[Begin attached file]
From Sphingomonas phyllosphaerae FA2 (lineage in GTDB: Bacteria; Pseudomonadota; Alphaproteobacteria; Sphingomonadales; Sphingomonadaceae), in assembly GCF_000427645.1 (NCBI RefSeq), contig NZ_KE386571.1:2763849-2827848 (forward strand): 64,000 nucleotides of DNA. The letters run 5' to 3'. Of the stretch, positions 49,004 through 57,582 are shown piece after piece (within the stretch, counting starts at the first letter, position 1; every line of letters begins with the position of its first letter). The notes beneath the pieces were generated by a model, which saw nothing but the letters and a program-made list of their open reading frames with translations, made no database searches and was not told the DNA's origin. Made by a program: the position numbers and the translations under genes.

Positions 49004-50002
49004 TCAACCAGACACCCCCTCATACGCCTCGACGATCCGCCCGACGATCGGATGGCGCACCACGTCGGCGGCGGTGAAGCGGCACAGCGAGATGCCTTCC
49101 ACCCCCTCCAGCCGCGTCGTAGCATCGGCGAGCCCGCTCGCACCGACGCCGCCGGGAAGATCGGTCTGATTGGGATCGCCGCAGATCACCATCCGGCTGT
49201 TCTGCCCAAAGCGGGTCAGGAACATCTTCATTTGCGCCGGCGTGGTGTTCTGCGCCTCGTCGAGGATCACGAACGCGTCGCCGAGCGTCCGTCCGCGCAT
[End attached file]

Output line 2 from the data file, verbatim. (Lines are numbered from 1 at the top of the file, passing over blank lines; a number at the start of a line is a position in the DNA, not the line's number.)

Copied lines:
Positions 49004-50002